Do you know how to find paths in your area?
Finding paths can be as simple as going for an explore.
Have you ever noticed a muddy path that lots of people have made just by walking over grass? This is called a desire line and is a good sign that people like walking across that area.
You could ask your friends where they go for a walk. Have they or their families shared pictures or stories of their walks on social media? Local social media groups can also be a good way to find out where people like to walk.They can also be a good way to find out about problems on paths.
Ramblers Scotland have created a great selection of local Medal Walks. They are short, fun circular walks of 15, 30 or 60 minutes.
Using online maps can be a quick way to find paths near your house. Pop your postcode into Google Maps, zoom in and see what you can find. You might even spot desire lines on the satellite photos.
The Ordnance Survey have a section on their Get Outside website about how to explore from your door. They have articles from people across the UK who have been exploring their local area. You can also look for your local paths and green spaces on their online maps.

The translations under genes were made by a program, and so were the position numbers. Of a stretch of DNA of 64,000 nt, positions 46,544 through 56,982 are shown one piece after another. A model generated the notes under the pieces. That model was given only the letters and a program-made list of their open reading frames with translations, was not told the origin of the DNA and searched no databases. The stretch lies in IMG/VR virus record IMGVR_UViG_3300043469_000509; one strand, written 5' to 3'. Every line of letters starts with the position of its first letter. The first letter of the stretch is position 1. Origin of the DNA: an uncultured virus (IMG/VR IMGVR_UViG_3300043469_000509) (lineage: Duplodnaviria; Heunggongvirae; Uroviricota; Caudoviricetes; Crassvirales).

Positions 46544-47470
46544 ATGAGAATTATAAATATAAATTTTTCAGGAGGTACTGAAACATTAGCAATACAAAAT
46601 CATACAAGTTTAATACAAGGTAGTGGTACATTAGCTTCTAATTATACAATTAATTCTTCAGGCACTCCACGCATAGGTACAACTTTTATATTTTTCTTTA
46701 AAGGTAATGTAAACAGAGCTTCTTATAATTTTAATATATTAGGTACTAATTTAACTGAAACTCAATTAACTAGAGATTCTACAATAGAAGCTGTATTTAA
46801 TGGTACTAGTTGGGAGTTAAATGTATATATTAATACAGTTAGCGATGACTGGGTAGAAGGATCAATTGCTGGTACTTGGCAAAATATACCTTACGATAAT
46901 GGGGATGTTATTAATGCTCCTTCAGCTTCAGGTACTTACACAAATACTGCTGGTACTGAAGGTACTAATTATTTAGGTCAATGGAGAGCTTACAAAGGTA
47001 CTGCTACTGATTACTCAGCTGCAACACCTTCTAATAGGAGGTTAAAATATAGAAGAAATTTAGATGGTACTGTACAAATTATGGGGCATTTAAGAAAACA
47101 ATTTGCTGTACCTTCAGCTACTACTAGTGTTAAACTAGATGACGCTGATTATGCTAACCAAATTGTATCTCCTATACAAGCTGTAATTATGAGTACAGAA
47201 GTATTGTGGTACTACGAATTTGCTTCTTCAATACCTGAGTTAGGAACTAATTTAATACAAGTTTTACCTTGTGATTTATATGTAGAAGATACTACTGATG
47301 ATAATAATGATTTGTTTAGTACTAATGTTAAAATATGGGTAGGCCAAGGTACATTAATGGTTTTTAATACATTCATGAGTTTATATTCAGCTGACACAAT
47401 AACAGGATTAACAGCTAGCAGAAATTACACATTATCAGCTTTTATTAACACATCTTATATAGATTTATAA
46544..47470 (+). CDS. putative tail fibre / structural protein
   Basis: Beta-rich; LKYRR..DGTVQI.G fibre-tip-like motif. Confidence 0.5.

Local authorities in Scotland have a record of Core Paths in their areas. Core Paths are paths that have been identified and recognised as important ways for people to access the outdoors. You will be able to find information about core paths and walking routes in your area on your council’s website.
You can find some great forest walks on from Forestry and Land Scotland.
Activities to try
Create a story of a walk in your local area that you really like doing.
- You could create a Journey Stick on your walk. These are very similar to Story Sticks made by Native Americans. To do this you’ll need a stick and some string. On your walk, pick up loose materials that you find and tie them to your stick to create a story of your walk. For more information on Journey Sticks, looks at this resource from Owl Scotland.
- Why not create something else using things you’ve collected on your walks. Maybe use them to create a collage. If you don’t want to make something so permanent you could arrange your materials in a design on the ground and take a picture.
- Or make a digital story of your walk using an app like relive.
Win with Summer Path Days
This July we are encouraging families to discover, enjoy and learn more about their local paths. We're offering weekly prize draws and as well as tips, tools and activities to keep children busy this summer. You can find out more and enter our competition on our Summer Path Days page.